Samsung is ready to play hardball. With two new devices and a ton of jabs at Apple during its launch event for the Galaxy S6 and Galaxy S6 Edge Sunday, it’s clear the Korean manufacturer isn’t happy with its slipping place in the market and plans to do everything in its power to turn the tide.
Samsung put a major effort into making the Galaxy S6 and Galaxy S6 Edge smartphones different not only from past Galaxy smartphones, but also different from many of the devices currently available. The company’s biggest challenge in 2015 will be standing out in an already saturated market, even with two attractive new offerings. Analysts say, with the host of upgrades on the Galaxy S6 and Galaxy S6 Edge, Samsung can anticipate an increase in shipments, similar to the increase Apple saw with its new iPhone designs.
“Samsung will hope to see a similar leap to the iPhone shipment's 46 percent year-on-year quarterly jump when Apple offered larger screen models,” said IHS analyst Ian Fogg in a research note. “But, whether Samsung can realize this sales improvement depends on its ability to manufacture the Edge model at scale and avoid teething problems with the Exynos chipset it is using in a global flagship for the first time.”
Despite Samsung's hopes for heavy demand and a big year of shipping, IHS expects competition between the manufacturer and its rivals to increase, with other companies shipping more handsets in 2015 and Samsung possibly shipping fewer. If the manufacturing process for the Galaxy S6 Edge is as difficult as Samsung says, consumers may see the device priced very high to limit demand and shift the focus to the Galaxy S6. Samsung has also said it plans to ship 30 percent fewer smartphones in 2015 than it did in 2014 to facilitate revenue growth.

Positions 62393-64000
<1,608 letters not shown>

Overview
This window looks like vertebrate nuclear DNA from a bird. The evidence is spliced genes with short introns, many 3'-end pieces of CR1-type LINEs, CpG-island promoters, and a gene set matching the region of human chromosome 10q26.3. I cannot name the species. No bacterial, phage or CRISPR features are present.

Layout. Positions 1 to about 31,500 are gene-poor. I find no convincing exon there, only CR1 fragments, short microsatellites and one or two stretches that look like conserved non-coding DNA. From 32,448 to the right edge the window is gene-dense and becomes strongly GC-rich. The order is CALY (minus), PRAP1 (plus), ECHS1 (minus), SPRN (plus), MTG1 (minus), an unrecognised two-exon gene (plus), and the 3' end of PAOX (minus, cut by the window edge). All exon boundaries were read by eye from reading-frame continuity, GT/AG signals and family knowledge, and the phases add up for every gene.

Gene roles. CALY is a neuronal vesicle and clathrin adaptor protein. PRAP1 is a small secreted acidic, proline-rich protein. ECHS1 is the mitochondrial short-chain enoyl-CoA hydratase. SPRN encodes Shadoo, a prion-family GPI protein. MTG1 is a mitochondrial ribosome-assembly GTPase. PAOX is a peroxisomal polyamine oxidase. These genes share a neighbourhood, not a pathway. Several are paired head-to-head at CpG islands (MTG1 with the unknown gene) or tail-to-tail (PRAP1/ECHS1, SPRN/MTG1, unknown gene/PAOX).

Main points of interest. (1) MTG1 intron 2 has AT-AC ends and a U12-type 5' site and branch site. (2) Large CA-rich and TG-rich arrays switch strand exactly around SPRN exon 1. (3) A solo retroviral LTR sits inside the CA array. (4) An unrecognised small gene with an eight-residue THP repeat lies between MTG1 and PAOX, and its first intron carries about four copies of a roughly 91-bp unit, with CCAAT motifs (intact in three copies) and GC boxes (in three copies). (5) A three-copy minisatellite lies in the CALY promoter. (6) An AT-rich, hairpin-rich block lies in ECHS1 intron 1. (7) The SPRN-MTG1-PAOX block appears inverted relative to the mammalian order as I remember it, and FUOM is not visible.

The company has made some daring moves with its new devices, which include several firsts for Samsung and for the overall smartphone market. The Galaxy S6 and Galaxy S6 Edge are outfitted with a metal exterior, one especially new feature for Samsung. The manufacturer has been known for its polycarbonate plastic casings. Coupled with this feature is a nonremovable 2,550mAh battery for the Galaxy S6 and a 2,600mAh battery for the Galaxy S6 Edge. Again, this is a first for Galaxy devices, which have had removable back panels in the past, to allow for changing out batteries and increasing internal storage via a Micro SD card. To this end, Samsung has also increased its base internal storage capacity from 16GB to 32GB, also offering a 64GB option and an all-new 128GB option.
A standout feature on the Galaxy S6 and Galaxy S6 Edge is Samsung’s singular use of its own Exynos brand processor, which features a 2.1GHz quad-core chip and a 1.5Ghz quad-core chip. Until now, Samsung has implemented Qualcomm Snapdragon chips in the majority of its devices. But as Samsung aims to consolidate its expenses, a lot hangs on the global response to how the Galaxy S6 and Galaxy S6 Edge function. Most consumers are unfamiliar with how an Exynos-powered device works. “This offers the promise of delivering better overall margins for Samsung and, in time, differentiated performance from rivals, as Apple has achieved with their A series app processor designs. But it's a high risk, high reward strategy,” Fogg said.